Shunt by Jason Arsenault is a science-fiction novel that takes place in a dystopia where a device can be used to control and manipulate one’s emotions: a shunt. A shunt is an implant that can alleviate suffering by transferring it to a “Pain Surrogate”, Jade is a young woman who uses this Shunt to deal with the death of her younger brother. She feels immediate and immense relief, until she starts getting traumatic flashbacks of her brother’s murder. She unites with her old friend to investigate this and together they uncover a massive and seemingly omnipresent conspiracy involving a killing machine, the PrimaCore, company supplying shunts, and of course, the government.
Shunt offers a completely gripping story– even beyond its unique premise. All the characters’ dialogue and interactions with technology feel so grounded and engaging. Which seems like a strange thing to note but I appreciate it in a genre where a lot of characters go around casually throwing about ridiculous phrases. This kind of thing undoubtedly has its place and audience, but I found it refreshing how simplistic and real the technical explanations were kept in Shunt. Although the general focus was on Jade, her relationships, and her journey, all the secondary characters were also given fair treatment. Their internal battles spanned a variety of issues that are relevant today.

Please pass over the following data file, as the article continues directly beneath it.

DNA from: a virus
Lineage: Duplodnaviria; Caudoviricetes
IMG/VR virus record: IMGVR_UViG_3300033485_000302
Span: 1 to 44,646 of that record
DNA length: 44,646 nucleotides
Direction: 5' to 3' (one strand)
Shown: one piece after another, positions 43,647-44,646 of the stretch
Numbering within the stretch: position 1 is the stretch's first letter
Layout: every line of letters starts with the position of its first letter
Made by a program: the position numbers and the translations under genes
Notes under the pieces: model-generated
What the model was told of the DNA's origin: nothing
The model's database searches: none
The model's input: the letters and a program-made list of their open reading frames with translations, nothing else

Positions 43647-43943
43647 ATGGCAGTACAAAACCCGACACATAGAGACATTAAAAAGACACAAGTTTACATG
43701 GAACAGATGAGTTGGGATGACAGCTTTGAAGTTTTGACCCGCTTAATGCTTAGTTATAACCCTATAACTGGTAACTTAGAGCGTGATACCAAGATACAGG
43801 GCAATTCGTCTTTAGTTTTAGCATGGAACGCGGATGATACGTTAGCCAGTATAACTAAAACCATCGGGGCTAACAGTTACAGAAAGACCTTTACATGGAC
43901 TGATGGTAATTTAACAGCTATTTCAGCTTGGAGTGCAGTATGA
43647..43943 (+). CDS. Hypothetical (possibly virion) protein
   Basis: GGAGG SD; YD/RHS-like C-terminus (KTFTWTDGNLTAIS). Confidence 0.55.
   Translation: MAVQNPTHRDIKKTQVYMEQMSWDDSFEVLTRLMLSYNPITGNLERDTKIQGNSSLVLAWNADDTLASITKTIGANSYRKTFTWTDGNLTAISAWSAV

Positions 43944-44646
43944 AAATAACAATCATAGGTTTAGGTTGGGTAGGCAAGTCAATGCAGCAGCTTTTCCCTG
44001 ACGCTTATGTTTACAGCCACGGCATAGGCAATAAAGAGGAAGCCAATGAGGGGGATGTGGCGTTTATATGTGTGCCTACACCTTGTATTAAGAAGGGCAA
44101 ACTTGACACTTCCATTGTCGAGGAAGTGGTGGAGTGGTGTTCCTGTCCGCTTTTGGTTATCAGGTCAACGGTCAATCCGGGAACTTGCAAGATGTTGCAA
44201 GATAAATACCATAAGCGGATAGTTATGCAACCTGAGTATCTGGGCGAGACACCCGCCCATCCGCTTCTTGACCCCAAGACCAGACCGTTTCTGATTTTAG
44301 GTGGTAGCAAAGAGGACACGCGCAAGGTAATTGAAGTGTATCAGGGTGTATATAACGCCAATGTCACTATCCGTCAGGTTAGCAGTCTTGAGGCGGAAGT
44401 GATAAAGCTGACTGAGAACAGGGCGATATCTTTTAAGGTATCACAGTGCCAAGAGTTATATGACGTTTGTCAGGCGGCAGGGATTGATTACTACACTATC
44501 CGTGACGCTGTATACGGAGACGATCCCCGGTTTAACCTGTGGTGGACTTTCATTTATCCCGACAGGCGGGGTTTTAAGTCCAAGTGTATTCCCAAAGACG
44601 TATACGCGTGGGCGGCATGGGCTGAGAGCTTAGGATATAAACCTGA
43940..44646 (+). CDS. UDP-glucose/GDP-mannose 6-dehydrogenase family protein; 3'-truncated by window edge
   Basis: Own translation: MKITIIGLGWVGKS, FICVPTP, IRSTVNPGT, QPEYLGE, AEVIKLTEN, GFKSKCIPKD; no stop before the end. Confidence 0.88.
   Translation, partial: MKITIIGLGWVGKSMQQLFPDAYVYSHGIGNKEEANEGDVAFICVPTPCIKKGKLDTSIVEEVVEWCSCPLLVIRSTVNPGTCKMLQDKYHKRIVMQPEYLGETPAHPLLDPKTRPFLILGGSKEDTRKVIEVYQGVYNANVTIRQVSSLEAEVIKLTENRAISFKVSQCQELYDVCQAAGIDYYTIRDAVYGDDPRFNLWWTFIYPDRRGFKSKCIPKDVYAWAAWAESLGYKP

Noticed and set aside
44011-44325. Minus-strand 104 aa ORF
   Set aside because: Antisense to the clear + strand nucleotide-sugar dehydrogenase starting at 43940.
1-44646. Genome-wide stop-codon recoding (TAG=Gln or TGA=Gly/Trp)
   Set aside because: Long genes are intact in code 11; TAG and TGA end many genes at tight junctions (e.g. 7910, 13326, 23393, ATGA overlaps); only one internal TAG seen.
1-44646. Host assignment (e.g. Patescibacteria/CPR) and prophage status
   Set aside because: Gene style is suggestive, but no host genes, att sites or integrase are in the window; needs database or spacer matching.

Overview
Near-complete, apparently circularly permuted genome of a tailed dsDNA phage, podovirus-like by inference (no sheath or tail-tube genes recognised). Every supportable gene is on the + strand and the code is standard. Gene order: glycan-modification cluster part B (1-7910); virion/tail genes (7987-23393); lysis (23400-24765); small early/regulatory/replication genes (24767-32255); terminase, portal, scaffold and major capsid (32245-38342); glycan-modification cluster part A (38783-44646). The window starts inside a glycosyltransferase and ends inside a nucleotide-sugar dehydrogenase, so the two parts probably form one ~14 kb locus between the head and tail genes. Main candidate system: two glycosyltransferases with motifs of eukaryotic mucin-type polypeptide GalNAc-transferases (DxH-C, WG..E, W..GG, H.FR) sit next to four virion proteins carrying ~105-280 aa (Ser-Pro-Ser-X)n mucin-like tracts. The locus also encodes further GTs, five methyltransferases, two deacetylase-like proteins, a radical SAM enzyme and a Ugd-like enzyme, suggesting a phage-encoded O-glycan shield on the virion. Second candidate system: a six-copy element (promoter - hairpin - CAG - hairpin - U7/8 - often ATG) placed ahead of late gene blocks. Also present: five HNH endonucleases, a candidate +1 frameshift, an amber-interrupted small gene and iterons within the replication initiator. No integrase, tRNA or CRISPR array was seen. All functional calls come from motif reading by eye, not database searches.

Author Jason Arsenault has completely nailed the pace of the book. He doesn’t waste any time getting to the meat of the story. It’s a heady read as he keeps the tension tight throughout the book. In some ways, the plot reminded me of the movie, “Her” As Jade discovers the dangers of getting to know the behind-the-scenes of this technology a little too intimately, the knowledge holds the potential to destroy her.
Although this is not exactly a “restore your faith in humanity” book, I still enjoyed its overall tone and themes. It was realistic while managing to convey the dangers of ignorance, greed, and corporate megalomania. It really is un-put-downable. I’d recommend this book to anyone who enjoys thought-provoking and expansive science fiction novels.
Pages: 229 | ASIN: B08DPWQNQV